Ludlow Schools Prepare for Life Amid State Budget Cuts
Ludlow Independent Schools superintendent Michael Borchers explained to the board of education the changes coming from recently adopted legislation by the Kentucky General Assembly.
"The educational landscape is drastically changing in the state of Kentucky," Borchers said. "We will have to adjust and approach things with a different lens."
Several of the changes include no more money for professional development and instructional materials, with reduced funding for extended school services, gifted and talented, math achievement, and preschool. Borchers also pointed out that there would be no more funding for ACT preparation.
Borchers said that even though the budget shows a per pupil increase in state funding (SEEK) of $19 per student, the overall SEEK allocation to the Kentucky Department of Education was decreased by $10 million.
The school district is looking at a reduced budget of $73,121 with the approved state budget.
"It is a volatile time," said Borchers. "We have to be very conservative moving forward."
In addition, the state has mandated that certain new curriculum be taught, such as essential workforce skills, abstinence, and content covering the Holocaust. All students will now have to earn a full credit in financial literacy in order to graduate. Even though professional development funds were eliminated, teachers will be required to obtain face-to-face, state-approved suicide prevention and seizure disorder training. While important topics, school officials are concerned that requirements were added with no additional funds or resources provided to districts.
"We need to focus on improving, and be creative in our budget," said Borchers. "I think that these things became minimal because there was so much focus on the pension and the budget. The staff is a little uneasy right now, but we will finish the year strong. It will be a tight budget, though."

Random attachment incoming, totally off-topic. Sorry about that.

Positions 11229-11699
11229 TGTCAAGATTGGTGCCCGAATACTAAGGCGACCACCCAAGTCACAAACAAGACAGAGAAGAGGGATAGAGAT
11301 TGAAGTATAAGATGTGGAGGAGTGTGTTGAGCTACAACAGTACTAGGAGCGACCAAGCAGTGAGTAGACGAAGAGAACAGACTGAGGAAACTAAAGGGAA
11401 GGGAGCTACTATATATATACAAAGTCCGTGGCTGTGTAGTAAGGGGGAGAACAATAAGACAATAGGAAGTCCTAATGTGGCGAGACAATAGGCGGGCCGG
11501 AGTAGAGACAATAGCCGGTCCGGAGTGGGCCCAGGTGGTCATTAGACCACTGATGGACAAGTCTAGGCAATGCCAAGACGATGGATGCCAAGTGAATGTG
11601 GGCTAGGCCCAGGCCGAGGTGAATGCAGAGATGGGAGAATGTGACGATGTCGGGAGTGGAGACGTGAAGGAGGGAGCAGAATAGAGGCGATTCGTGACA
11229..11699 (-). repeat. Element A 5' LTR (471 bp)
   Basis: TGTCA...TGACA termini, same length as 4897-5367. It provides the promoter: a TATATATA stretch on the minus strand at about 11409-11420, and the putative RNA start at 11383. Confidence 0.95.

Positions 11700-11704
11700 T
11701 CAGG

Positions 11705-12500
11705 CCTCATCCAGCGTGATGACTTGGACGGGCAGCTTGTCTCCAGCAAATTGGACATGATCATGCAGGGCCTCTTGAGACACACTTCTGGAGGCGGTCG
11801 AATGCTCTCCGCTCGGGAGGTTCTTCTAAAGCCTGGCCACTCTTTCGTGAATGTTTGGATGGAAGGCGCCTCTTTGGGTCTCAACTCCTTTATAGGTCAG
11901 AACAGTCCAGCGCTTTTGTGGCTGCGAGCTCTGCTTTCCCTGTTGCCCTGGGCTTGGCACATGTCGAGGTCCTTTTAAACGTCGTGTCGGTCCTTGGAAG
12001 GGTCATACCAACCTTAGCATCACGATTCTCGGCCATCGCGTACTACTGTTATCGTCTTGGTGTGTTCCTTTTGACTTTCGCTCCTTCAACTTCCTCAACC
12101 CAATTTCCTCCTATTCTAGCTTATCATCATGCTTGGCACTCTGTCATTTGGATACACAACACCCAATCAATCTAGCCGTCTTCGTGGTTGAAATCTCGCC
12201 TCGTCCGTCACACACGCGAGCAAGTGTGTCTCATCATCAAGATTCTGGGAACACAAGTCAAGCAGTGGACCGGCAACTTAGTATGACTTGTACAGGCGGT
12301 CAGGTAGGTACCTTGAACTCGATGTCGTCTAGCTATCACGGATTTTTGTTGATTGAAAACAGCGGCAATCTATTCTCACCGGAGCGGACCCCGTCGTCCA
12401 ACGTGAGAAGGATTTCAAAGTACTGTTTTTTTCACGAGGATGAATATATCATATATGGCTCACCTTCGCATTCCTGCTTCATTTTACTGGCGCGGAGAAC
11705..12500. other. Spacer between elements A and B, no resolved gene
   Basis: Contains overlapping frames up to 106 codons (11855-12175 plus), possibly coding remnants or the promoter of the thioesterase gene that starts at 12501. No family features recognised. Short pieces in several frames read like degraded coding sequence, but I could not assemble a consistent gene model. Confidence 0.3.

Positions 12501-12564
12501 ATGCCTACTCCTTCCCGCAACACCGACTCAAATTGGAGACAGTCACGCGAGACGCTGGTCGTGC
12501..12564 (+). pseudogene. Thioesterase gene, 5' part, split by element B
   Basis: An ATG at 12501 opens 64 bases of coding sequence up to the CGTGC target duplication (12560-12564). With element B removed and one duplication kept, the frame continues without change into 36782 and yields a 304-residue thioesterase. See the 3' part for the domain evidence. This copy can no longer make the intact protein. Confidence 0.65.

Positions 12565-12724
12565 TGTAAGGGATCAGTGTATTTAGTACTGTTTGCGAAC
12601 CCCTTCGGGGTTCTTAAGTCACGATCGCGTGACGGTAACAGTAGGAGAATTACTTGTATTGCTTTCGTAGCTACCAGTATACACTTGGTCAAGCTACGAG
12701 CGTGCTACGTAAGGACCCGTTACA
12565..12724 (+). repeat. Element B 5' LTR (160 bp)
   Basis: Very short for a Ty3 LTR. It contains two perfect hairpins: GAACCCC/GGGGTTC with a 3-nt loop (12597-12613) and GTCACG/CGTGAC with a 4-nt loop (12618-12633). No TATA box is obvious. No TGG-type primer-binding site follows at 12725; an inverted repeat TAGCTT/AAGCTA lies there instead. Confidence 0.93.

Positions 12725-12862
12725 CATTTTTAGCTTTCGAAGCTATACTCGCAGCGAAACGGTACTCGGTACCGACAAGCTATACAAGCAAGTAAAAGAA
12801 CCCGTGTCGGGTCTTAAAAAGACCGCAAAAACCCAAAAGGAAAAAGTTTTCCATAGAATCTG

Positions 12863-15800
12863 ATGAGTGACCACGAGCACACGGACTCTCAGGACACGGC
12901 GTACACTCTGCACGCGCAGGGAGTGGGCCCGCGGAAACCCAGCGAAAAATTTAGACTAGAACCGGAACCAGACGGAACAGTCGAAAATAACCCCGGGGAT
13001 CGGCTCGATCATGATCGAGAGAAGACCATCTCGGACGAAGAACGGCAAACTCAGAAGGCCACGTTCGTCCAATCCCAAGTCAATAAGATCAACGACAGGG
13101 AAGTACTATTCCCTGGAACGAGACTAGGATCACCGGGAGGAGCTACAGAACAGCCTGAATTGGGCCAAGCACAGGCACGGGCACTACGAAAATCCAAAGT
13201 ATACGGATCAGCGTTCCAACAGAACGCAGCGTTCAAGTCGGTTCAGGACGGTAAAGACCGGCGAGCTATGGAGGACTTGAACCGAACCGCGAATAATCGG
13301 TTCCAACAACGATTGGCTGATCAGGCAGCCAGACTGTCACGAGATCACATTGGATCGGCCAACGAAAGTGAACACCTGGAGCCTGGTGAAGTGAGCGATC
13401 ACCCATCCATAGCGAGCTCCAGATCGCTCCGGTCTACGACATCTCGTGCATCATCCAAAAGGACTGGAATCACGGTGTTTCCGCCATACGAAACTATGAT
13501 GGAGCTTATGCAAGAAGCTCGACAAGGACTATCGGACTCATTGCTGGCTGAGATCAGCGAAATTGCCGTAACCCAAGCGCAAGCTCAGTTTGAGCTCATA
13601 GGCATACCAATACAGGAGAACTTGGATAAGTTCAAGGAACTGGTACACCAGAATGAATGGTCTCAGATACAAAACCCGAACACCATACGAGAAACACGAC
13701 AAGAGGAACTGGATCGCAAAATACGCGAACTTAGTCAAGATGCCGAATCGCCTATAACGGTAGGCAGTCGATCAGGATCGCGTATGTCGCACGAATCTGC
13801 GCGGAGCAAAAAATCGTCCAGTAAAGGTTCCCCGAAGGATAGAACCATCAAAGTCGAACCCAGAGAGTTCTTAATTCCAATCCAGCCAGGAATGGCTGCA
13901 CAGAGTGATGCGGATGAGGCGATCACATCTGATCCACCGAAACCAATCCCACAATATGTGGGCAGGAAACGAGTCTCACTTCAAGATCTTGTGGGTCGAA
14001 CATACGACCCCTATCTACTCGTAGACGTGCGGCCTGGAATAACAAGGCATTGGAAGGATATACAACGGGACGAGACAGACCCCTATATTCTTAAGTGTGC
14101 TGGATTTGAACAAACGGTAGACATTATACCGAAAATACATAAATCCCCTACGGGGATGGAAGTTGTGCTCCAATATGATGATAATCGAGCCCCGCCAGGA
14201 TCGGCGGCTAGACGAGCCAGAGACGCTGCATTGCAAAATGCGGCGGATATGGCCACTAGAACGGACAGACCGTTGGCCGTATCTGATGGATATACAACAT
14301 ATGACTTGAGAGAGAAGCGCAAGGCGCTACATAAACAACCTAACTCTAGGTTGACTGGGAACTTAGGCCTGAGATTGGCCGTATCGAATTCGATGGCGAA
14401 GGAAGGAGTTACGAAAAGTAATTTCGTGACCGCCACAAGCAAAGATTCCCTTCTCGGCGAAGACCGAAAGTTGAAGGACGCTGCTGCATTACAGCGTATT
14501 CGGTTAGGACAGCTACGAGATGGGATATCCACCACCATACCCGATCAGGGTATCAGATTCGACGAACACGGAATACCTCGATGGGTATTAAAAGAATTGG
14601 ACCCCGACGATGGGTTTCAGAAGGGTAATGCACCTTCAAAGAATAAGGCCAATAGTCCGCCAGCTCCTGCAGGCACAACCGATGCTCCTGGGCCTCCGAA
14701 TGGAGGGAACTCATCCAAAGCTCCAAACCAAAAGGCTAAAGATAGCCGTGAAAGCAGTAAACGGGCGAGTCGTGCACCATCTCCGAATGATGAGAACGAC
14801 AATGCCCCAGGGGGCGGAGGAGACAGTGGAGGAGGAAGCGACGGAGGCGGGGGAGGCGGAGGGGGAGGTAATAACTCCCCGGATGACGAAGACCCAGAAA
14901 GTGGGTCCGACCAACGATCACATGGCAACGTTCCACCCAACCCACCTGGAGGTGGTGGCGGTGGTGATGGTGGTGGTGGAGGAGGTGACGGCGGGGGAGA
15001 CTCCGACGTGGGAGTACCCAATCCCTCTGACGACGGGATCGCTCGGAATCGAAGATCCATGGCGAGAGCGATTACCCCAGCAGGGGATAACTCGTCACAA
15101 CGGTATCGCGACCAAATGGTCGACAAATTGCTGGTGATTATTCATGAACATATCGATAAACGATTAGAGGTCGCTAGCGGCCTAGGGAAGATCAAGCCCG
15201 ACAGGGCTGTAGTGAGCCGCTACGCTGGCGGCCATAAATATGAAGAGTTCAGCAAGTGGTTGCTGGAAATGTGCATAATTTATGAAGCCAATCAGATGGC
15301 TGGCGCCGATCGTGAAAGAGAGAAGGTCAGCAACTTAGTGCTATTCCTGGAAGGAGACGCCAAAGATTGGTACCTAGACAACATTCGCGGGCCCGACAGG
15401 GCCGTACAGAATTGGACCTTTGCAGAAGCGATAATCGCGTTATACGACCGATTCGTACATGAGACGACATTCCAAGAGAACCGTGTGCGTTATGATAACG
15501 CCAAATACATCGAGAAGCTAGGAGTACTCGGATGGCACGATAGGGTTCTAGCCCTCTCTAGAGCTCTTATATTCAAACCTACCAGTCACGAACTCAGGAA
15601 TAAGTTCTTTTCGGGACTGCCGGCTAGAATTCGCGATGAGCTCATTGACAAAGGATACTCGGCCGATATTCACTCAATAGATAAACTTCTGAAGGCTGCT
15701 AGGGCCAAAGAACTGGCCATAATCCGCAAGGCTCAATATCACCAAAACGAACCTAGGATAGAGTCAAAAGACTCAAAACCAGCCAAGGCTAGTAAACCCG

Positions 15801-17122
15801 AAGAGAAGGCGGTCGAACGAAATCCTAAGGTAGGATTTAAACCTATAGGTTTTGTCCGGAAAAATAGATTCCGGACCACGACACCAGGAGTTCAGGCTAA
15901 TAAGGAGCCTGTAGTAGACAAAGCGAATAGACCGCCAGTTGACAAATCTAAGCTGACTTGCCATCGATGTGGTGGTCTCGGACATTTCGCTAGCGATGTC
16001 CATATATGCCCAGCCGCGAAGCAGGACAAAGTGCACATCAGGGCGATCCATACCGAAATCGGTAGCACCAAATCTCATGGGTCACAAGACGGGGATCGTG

Shannon Adcock and Melanie Beccaccio came to the meeting to tell the board about what is coming in the summer programs for Shine and Soar, the after-school programs for elementary and high school students.
Adcock said the recent flood of the Ohio River washed out the community garden that the school had built near the senior center. Last year, during the summer, there was a cookout at the senior center, where the seniors and the students worked together to harvest some of the produce from the garden and create side dishes for the event.
But this year they have to start again to build the garden from scratch. Adcock contacted Latonia Elementary, where there has been a large garden for years, and asked for help. Latonia Elementary was beginning to thin out its plants, so the school is going to give Ludlow the extra plants, such as day lilies, tomatoes, and marigolds, which will be planted once the students prepare the beds again.
Adcock said they wanted the students to come up with a project having to do with gratitude, and the students wanted to do something nice for the police and fire departments. They created a thank-you video, and painted some large landscape rocks, and took them, along with some treats, to the separate departments.
She also related how the students collected items for the pet food drive, in anticipation of a field trip to the Kenton County Animal Shelter.
All of the Shine and Soar after-school and summer programs are funded with a 21st Century grant, which Adcock and Beccaccio have to reapply for every year.
Beccaccio told about their upcoming summer program, which consists of four weeks of different programs. The first week will be a Survivor theme, which will center around being outdoors and challenges they can encounter.
The second week will focus on technology, and feature droids and robots. The camp will include a trip to the Toyota Plant in Georgetown, as well as the General Electric plant in West Chester, Oh.
The third week will be about teaching students photography. The week will include creation of photo books and a trip to the Cincinnati Zoo.
The fourth week will be about Service Learning, and there will be a visit from a dog trainer and therapy dogs. Students will learn how to make dog treats and possibly dog beds, and the field trip will be to the Kenton County Animal Shelter. Students will be able to ask businesses to be involved also.
Adcock also explained how they looked into the Covington Partners organization, which works to eliminate boundaries to learning and success by finding grant money to help the schools provide opportunities for their students. Adcock said she thought they could do the same at Ludlow, looking for available grant money to help fund programs.